Friday, December 21, 1990

Artie Shaw’s “Frenesi” hit #1 50 years ago today (12/21/1940)

First posted 12/21/2011; updated 1/26/2020.


Artie Shaw

Writer(s): Albert Dominguez/Ray Charles/S.K. Russell (see lyrics here)

First Charted: July 27, 1940

Peak: 113 US, 12 GA, 13 HP, (Click for codes to singles charts.)

Sales (in millions): 1.0 US, -- UK, 1.0 world (includes US + UK)

Airplay/Streaming (in millions): 2.0 radio, -- video, -- streaming



Artie Shaw developed a reputation during the swing era (roughly 1935-1945) as one of jazz’s finest clarinetists. He also served as a bandleader, helming five different orchestras over the years, “all of them distinctive and memorable.” AMG He got his start as a teenager with Johnny Cavallaro’s dance band in 1925 and was later associated with Willie “The Lion” Smith. He scored his first hit on his own in 1936 and hit #1 with 1938’s “Begin the Beguine”.

After that song’s success, Shaw struggled with the business of leading a band and moved to Mexico for a couple months. After his return, he recorded a version of the song “Frenesi”, resulting in the biggest hit of his career and one of the biggest #1 songs in chart history.

Alberto Dominguez originally wrote it for the marimba and then others adapted it as a jazz standard. WK The word “frenesi” is the Spanish equal to the word “frenzy” WK but according to the song’s lyrics, “Frenesi” means “please love me.” TY

Shaw’s recording made it the first million-selling song by a Mexican writer. TY The success helped “popularize Brazilian rhythms in jazz and pop music.” JA-60 Others who recorded the song included Les Brown, Dave Brubeck, Betty Carter, Tommy Dorsey, The Four Freshman, Eydie Gorme, Woody Herman, Earl Hines, Harry James, Glenn Miller, Cliff Richard, Linda Ronstadt, and Frank Sinatra. WK

Resources and Related Links:

Monday, November 19, 1990

Milli Vanilli is stripped of its Best New Artist Grammy: November 19, 1990

Originally posted November 19, 2011.

German music producer Frank Farian was the creator of Milli Vanilli, a dance-pop outfit from the late ‘80s. They were presented as the duo of Rob Pilatus and Fabrice Morvan and found success quickly. In October 1988, the single “Girl You Know It’s True” hit the UK, peaking at #3. It charted a couple months later in the U.S. and climbed all the way to the #2 spot.

They proved to have ample songs to go the distance. The next three singles, “Baby Don’t Forget My Number”, “Girl, I’m Gonna Miss You”, and “Blame It on the Rain” were all #1 hits in the U.S. A fifth single, “All or Nothing”, went to #4. All five songs appeared on the 1989 U.S. album Girl You Know It’s True, a reworked version of the previously released German album All or Nothing. Not surprisingly, the U.S. album logged eight weeks atop the Billboard 200 and sold six-million copies.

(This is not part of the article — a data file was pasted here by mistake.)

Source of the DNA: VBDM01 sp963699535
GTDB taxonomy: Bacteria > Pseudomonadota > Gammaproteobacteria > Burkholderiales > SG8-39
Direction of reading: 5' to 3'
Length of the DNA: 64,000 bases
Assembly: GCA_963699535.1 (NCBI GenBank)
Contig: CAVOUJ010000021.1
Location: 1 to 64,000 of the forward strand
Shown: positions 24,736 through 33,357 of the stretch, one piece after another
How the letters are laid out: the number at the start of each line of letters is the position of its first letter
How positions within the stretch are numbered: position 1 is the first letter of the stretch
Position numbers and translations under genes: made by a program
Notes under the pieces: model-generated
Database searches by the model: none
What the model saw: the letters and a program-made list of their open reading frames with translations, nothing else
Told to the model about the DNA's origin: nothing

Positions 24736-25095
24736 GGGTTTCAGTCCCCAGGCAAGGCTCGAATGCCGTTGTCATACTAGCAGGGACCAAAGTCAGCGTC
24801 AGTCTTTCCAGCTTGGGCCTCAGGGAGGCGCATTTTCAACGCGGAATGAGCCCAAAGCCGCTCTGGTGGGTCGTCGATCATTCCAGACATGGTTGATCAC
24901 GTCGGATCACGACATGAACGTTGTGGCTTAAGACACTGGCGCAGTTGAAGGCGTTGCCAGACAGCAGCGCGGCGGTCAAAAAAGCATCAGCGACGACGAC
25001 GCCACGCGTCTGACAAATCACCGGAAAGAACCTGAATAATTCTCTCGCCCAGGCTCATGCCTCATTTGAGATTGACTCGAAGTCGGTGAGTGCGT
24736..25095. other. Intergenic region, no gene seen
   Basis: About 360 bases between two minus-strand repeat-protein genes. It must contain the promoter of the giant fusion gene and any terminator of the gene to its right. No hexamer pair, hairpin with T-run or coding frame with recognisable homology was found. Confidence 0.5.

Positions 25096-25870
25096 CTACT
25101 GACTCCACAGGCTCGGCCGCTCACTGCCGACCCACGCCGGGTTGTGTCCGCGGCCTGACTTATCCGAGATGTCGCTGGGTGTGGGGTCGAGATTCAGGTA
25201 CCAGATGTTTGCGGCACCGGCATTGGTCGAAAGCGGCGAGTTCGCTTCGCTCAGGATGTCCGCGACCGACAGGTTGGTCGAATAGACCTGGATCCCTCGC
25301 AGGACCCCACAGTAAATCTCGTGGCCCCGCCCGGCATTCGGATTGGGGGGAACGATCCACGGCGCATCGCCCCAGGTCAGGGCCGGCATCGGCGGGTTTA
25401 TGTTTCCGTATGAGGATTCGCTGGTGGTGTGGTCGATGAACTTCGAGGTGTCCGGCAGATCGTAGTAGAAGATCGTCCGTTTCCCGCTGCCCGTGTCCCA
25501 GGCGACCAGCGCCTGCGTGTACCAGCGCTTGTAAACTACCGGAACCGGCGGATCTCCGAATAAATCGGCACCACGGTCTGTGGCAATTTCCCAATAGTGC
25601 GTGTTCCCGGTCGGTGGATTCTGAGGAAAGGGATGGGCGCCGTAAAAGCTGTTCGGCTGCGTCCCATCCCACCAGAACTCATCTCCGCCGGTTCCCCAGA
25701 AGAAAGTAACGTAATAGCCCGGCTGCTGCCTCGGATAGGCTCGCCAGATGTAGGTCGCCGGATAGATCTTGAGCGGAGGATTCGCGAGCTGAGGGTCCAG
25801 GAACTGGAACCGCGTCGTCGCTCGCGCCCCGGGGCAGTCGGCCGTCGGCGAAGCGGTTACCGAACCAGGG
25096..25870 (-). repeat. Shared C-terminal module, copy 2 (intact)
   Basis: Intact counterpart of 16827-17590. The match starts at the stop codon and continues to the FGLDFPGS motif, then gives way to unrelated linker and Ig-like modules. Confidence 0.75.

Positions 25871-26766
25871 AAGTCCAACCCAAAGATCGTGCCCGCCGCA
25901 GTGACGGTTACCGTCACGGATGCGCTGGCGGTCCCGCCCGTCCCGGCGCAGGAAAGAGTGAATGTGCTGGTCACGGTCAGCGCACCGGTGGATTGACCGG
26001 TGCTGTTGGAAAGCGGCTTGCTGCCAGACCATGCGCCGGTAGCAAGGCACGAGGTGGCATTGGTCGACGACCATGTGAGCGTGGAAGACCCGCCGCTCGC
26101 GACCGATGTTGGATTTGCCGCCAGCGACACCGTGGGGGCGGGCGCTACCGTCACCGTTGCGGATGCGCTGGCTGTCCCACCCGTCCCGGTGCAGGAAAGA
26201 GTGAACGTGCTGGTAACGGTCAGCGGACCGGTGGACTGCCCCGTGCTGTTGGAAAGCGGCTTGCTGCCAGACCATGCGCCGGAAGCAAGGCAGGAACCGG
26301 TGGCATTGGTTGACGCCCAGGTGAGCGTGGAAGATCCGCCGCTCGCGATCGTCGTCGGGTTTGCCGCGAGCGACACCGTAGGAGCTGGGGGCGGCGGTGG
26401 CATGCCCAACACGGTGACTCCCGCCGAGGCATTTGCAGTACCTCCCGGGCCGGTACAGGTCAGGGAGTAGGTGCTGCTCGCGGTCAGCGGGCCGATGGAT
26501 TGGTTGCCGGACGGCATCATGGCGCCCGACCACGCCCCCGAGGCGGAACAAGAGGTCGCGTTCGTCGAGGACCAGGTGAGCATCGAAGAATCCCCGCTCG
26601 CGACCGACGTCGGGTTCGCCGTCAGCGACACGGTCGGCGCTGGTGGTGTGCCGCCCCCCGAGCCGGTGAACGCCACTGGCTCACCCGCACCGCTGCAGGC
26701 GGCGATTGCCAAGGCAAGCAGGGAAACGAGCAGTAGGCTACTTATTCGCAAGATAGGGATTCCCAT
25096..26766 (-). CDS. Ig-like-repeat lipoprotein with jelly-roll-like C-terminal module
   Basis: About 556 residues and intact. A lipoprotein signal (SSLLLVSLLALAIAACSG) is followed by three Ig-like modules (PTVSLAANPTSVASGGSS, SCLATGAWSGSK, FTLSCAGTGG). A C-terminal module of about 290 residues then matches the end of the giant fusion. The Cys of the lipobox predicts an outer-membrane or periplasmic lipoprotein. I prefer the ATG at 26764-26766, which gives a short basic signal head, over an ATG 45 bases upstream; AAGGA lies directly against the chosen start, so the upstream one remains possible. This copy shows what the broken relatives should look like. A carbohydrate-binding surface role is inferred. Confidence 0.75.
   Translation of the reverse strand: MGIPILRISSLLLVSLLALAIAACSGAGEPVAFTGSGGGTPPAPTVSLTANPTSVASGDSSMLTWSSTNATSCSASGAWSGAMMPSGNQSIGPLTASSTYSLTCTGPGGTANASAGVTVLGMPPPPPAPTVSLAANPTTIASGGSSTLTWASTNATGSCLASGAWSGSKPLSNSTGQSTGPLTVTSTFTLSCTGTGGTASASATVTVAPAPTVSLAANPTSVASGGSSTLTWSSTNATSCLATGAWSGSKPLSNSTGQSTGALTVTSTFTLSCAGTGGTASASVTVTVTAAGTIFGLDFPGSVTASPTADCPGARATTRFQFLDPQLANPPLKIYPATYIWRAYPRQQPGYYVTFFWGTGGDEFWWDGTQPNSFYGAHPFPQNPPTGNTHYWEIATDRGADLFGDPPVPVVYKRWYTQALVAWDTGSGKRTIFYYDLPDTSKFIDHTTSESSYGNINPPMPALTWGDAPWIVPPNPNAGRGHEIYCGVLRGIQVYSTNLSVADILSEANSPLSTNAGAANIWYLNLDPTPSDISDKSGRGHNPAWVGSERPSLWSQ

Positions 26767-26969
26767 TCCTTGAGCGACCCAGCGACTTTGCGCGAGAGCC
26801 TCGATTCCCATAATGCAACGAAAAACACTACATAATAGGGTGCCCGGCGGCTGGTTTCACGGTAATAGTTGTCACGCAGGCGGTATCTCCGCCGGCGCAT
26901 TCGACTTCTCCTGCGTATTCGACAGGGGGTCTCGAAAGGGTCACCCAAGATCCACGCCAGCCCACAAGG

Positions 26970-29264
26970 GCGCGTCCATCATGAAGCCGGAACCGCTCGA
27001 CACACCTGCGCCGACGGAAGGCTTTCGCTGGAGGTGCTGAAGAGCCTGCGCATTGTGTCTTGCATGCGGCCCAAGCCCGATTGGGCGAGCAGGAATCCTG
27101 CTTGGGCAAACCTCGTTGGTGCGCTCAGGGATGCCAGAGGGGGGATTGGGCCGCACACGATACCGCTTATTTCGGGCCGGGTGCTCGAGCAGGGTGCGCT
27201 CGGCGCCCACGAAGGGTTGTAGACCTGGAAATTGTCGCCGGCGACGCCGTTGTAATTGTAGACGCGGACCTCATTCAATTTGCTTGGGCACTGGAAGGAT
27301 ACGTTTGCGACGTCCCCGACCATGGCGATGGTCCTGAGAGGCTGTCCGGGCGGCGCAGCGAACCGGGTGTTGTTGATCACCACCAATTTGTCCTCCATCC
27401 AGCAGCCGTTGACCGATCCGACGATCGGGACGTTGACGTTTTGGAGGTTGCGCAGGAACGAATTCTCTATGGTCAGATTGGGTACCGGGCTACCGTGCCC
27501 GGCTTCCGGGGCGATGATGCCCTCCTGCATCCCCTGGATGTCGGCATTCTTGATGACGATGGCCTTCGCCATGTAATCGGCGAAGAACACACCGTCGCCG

The duo’s commercial clout translated to Grammy clout as well when they took home the 1989 trophy for Best New Artist, beating out Tone Loc, Neneh Cherry, Soul II Soul, and the Indigo Girls. The only problem was that Rob and Fab didn’t sing. While the original German album only featured them on the cover, the U.S. version went a step further and actually credited the pair with the vocals. In actuality, the dancer-models were hired to serve as the public face for Brad Howell, Johnny Davis, and Charles Shaw – the session musicians who did the actual heavy lifting.

Shaw publicly admitted the ruse which supported suspicions that Rob and Fab were lip-synching live performances. The duo pressured Farian to let them sing on the next album. Rather than cave, he confessed the deception to the press. Soon the Grammy cops came knocking and demanded the return of the ill-gotten award. It is the only time the Grammys have revoked an award.

And here are Rob and Fab, uh, not singing at the Grammys.

Resources and Related Links:

Saturday, October 27, 1990

The Righteous Brothers hit #1 with “Unchained Melody” 25 years after it first charted

First posted 10/27/2011; updated 4/12/2020.

Unchained Melody

The Righteous Brothers

Writer(s): Alex North/Hy Zaret (see lyrics here)

First Charted: July 10, 1965

Peak: 4 US, 5 CB, 4 HR, 3 RR, 12 AC, 6 RB, 14 UK, 9 CN, 17 AU (Click for codes to singles charts.)

Sales (in millions): 2.0 US, 1.17 UK, 3.24 world (includes US + UK)

Airplay/Streaming (in millions): -- radio, 135.26 video, -- streaming


About the Song:

Thanks to Patrick Swayze, Demi Moore, and a pottery wheel, a bonafide classic was re-introduced to the hearts of radio listeners and record buyers. When Bobby Hatfield belted out “Unchained Melody” in that famous scene from the 1990 movie Ghost, it wasn’t the first time the public heard the song. It wasn’t even the first time they’d heard that version.

By some counts, the song has been recorded over 500 times, making it one of the most recorded of the 20th century. WK However, the one that has become the best known is the 1965 recording by the Righteous Brothers (although technically a solo performance by Bobby Hatfield). WK

The song first surfaced under the Righteous Brothers moniker in 1965 as a B-side to their single “Hung on You.” When DJs took to “Melody” instead, the song climbed to #4 on the U.S. pop charts and #14 in the U.K. A quarter century later, it re-gained airplay thanks to Ghost, but was only commercially available as a single in a newly recorded version. In an unsual occurrence, both versions charted and hit the U.S. top 20. On the AC charts, the 1990 version went #1, while the 1965 version scaled to the top of the U.K. charts.

The song originated in an obscure prison film called Unchained in 1955. Todd Duncan sang it for the film, WK but three other renditions charted on the U.S. pop charts, most notably a chart-topper by Les Baxter. Al Hibbler’s top 10 version also reached the summit of the R&B chart. Both were million sellers. TY In the U.K., Jimmy Young took it to #1. All told, the song can make the unique claim of topping four different charts with five different versions in three different decades.

Resources and Related Links:

Sunday, June 10, 1990

2 Live Crew were arrested for obscenity: June 10, 1990

Originally posted June 10, 2012.

image from